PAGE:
Yesterday, U.S. Department of Commerce Secretary Penny Pritzker toured Monterrey’s Research and Technology Park (Parque de Investigación e Innovación Tecnológica; PIIT in Spanish), a project that seeks to build competitiveness in the state of Nuevo Leon and northern Mexico by leading the transformation into an innovation and knowledge-based economy.
PIIT is based on a model that aligns the government, universities, and the private sector to achieve economic growth through innovation. To that end, the PIIT serves both as a R&D Center and incubator, focusing on 10 industry clusters considered strategic by the state of Nuevo Leon – including IT and software, medical services, biotechnology, automotive and auto parts and advanced manufacturing among others.
Accompanied by Secretary of Economic Development Rolando Zubiran and Institute for Innovation and Technology CEO Jaime Parada, Secretary Pritzker praised PIIT and its staff for encouraging public and private partnerships and spurring innovation in Mexico.
Innovation is a major pillar of the Commerce Department’s “Open for Business Agenda,” and Secretary Pritzker saw how Monterrey utilizes R&D dollars and cutting-edge sites such as PIIT to create dynamic clusters that accelerate economic growth and international competitiveness.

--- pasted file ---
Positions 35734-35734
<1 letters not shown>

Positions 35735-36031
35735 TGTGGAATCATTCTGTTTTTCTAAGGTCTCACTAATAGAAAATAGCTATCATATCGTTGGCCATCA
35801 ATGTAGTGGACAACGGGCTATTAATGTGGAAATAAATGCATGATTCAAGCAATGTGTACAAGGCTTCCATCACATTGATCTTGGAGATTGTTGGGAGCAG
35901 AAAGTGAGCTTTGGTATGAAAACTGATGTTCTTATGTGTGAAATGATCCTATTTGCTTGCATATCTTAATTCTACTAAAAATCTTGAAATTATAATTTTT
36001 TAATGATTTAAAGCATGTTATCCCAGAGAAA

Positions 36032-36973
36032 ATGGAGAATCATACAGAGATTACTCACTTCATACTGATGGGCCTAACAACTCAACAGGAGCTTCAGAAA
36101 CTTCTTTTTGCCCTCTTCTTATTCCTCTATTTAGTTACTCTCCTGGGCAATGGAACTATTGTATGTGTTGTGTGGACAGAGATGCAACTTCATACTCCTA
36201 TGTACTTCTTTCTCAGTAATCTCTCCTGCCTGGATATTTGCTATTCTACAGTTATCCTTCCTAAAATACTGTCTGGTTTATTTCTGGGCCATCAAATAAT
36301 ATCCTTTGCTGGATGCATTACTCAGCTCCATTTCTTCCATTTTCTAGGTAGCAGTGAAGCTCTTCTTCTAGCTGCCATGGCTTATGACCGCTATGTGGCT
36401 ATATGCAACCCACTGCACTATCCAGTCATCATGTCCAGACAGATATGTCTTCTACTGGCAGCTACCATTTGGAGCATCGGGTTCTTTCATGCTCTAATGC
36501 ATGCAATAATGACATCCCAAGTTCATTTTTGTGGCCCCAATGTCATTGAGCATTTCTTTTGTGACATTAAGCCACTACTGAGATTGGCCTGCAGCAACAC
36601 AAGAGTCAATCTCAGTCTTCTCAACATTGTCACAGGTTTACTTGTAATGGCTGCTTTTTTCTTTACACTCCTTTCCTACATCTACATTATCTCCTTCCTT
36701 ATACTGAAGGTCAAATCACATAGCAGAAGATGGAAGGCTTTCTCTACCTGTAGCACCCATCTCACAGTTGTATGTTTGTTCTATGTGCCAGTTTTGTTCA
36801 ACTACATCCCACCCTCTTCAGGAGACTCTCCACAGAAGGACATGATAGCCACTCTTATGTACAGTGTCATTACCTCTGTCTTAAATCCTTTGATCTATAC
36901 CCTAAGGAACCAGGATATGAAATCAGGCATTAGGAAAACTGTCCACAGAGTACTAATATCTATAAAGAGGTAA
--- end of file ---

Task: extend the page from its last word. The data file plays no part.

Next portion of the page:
In fact, PIIT also includes university and public research centers, private research centers and incubators. Specific entities at PIIT include the University of Texas’ Global Center for Innovation and Entrepreneurship, as well as PepsiCo, General Electric and Motorola – each maintaining a facility in collaboration with a Mexican partner.
The innovation park covers 70 acres and provides the necessary infrastructure to 30 research centers devoted to R&D, as well as the development of technology-based companies. The park initially began as a program called Monterrey International City of Knowledge, started in 2003 by Nuevo Leon Governor Jose Natividad Gonzalez Parás, aimed and coordinating the public and private sectors to help reposition the city.
Monterrey is the third-largest city in Mexico, and despite it claiming only four percent of Mexico’s population, the Nuevo Leon economy generates more than eight percent of the country’s total GDP. It is ranked by the Organisation for Economic Co-operation and Development (OECD) as the most productive state in Mexico and has a business climate that is increasingly open to U.S. trade and investment. More than 2,600 international companies operate in Nuevo Leon, including 1,600 from the United States.
Monterrey’s Research and Technology Park is a concrete example of how public-private partnerships are key to advancing the innovation process, and the Department of Commerce hopes to implement similar programs such as the National Network for Manufacturing Innovation (NNMI) and the Investing in Manufacturing Communities Partnership (IMCP) to drive U.S. competitiveness, wage and job growth, and long term economic growth.